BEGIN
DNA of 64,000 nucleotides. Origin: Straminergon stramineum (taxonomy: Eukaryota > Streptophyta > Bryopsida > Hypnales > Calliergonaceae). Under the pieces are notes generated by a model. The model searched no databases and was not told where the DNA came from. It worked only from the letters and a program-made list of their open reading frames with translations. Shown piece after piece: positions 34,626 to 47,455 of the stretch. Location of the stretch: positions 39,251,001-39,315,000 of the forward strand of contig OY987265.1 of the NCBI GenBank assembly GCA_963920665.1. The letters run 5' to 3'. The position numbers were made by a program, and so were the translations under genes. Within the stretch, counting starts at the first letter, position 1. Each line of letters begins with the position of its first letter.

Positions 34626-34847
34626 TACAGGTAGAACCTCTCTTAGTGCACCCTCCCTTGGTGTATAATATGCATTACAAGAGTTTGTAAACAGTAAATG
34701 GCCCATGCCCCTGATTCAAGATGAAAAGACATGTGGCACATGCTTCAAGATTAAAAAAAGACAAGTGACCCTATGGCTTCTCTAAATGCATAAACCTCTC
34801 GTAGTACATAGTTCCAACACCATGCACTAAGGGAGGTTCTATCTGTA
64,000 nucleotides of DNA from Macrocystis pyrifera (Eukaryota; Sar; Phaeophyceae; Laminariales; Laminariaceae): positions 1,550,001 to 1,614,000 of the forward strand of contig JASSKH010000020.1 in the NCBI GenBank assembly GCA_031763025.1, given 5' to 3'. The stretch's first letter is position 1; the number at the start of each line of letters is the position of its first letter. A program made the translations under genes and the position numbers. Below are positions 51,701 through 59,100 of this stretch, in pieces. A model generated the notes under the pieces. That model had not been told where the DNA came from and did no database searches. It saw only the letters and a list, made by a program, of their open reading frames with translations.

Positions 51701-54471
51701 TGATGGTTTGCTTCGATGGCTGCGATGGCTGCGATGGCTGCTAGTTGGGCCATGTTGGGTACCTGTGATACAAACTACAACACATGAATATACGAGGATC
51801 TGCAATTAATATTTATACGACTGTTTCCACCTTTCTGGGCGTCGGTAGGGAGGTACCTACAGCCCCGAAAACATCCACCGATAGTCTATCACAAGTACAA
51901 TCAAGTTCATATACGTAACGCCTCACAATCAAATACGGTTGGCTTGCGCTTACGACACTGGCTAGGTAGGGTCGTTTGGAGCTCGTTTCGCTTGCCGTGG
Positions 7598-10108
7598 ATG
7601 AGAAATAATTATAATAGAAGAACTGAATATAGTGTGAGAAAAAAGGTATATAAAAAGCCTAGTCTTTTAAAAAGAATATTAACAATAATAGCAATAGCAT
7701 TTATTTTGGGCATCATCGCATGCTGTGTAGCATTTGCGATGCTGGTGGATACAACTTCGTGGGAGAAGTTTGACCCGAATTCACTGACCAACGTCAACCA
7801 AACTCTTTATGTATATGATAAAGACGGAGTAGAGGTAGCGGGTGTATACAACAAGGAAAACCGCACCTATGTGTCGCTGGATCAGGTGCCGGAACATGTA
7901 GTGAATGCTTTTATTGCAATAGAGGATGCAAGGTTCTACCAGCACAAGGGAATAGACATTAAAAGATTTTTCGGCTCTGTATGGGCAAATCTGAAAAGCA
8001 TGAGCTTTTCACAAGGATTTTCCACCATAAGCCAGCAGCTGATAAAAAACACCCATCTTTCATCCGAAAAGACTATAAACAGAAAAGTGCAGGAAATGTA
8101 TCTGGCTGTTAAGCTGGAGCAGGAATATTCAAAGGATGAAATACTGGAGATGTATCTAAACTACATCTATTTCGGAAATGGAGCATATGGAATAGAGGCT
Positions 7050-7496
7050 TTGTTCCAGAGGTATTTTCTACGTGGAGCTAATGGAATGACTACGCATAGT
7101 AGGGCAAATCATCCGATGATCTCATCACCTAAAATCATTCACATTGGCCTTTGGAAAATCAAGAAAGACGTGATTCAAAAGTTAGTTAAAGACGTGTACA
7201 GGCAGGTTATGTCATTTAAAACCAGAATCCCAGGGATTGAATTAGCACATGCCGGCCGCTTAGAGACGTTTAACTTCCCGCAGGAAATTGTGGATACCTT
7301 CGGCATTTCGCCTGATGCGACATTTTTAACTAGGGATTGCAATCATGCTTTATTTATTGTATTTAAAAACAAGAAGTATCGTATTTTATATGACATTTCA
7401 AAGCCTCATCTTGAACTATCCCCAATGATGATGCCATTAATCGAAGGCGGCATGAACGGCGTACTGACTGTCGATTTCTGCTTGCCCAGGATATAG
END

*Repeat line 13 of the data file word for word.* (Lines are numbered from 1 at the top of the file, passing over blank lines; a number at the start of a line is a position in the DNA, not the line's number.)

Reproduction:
7601 AGAAATAATTATAATAGAAGAACTGAATATAGTGTGAGAAAAAAGGTATATAAAAAGCCTAGTCTTTTAAAAAGAATATTAACAATAATAGCAATAGCAT